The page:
How breast milk banks could avert the next formula crisis
RIO DE JANEIRO
Five days after the early delivery of her baby last month at a municipal hospital, Talita Alves Araújo Lourenço sat in a chair while a nurse helped her express breast milk into a glass jar.
Araújo, 20, had given birth at 32 weeks; she had known early delivery was likely because she had been diagnosed with preeclampsia. At first, her baby could only drink her milk through a tube, but even after developing the strength and coordination to feed from her breast, Araújo was producing too much. The nurse was helping her to empty her breasts so they would feel more comfortable and to donate the extra milk.
“To know that my milk could be saving someone is very important to me,” says Araújo.
While the ongoing formula shortage that began in February 2022 affected families of infants who couldn’t find supplies at the store, it also renewed interest in donation of breast milk to milk banks that supply it to hospitals for vulnerable newborns.
Brazil is widely considered the world’s leading example of milk banking because of a program started in the 1980s that combined promotion and training in breastfeeding with donation. The country today runs 228 of the world’s approximately 750 human milk banks. The United States, by comparison, has 28 that are members of the Human Milk Banking Association of North America.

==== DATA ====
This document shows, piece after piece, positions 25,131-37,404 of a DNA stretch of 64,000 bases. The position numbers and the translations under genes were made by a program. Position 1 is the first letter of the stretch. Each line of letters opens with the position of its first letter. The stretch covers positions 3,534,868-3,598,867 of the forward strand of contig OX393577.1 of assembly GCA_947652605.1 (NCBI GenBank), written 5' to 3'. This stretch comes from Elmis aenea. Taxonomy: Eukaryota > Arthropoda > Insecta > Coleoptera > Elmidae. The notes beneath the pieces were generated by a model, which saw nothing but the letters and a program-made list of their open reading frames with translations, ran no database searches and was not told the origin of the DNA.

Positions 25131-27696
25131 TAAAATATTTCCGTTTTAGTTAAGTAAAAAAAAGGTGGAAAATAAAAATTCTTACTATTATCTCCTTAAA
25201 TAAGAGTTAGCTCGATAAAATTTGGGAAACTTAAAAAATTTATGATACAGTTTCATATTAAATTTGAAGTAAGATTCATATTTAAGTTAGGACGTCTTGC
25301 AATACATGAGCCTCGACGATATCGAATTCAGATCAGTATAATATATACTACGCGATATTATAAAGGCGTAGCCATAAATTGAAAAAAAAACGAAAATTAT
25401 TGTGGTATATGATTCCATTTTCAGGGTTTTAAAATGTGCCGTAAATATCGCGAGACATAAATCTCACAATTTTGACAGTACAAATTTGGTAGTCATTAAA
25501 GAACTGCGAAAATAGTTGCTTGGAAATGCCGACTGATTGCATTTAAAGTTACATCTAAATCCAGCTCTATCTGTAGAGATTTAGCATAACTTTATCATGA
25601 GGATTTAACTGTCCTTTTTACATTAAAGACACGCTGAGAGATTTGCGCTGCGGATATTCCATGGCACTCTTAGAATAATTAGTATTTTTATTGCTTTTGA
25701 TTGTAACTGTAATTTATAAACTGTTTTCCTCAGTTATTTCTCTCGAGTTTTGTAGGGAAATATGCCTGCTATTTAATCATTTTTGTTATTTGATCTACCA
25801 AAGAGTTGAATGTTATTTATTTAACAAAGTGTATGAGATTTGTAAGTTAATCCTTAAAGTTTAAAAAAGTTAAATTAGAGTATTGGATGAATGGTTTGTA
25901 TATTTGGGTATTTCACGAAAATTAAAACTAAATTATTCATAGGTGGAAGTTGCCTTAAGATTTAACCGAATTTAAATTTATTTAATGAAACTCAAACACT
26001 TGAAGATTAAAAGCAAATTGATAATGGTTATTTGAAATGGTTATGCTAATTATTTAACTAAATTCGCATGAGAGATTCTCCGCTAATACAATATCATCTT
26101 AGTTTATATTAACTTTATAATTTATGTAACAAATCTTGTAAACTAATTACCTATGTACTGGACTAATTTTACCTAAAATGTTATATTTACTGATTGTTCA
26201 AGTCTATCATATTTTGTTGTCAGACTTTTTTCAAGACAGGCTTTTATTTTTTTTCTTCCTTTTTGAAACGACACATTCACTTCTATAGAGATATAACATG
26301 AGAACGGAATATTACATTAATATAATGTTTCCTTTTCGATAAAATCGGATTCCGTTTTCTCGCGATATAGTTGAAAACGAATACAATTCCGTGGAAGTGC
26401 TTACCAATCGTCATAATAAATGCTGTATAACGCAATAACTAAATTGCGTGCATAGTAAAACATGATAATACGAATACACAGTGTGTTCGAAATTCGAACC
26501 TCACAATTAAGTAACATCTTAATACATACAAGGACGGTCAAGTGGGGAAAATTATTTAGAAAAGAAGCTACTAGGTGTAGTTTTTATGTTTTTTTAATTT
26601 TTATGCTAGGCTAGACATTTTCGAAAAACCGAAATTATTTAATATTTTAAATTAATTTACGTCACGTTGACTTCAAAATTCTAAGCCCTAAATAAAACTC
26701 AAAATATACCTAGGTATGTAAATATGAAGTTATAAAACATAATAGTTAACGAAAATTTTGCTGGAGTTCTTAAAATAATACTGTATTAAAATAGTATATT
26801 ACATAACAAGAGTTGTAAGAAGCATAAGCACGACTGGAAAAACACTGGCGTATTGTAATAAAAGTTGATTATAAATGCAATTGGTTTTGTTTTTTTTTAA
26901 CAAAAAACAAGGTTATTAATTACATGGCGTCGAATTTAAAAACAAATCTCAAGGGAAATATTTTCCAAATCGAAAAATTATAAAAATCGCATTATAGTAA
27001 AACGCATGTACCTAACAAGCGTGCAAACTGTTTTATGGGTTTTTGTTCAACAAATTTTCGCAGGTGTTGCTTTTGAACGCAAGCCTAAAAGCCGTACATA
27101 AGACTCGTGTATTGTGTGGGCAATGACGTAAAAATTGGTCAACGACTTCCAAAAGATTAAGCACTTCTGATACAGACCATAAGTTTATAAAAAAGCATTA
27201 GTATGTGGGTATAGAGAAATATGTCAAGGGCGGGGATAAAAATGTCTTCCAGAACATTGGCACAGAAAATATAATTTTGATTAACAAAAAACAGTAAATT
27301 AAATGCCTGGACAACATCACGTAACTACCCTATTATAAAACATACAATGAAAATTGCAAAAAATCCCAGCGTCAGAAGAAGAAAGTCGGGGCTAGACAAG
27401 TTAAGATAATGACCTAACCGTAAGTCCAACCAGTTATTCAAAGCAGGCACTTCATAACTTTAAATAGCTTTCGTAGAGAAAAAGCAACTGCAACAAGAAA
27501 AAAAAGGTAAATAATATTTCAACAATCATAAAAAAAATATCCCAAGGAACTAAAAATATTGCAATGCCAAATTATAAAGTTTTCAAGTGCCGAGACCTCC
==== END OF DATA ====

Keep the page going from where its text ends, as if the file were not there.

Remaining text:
Establishing a breastfeeding relationship
It would be a few more days before Araújo’s child gained enough weight to be released from the Hospital Municipal Lourenço Jorge – Maternidade Leila Diniz. In the meantime, Araújo went back and forth between her home 30 minutes away to spend time with her daughter and breastfeed. The hospital has a kangaroo care room, where mothers are taught the practice of bonding skin-to-skin by placing the baby upright against their bare chest and to establish breastfeeding. Mothers have a bed, meals and laundry facilities. A limited number of spots are available in the hospital for overnight stays.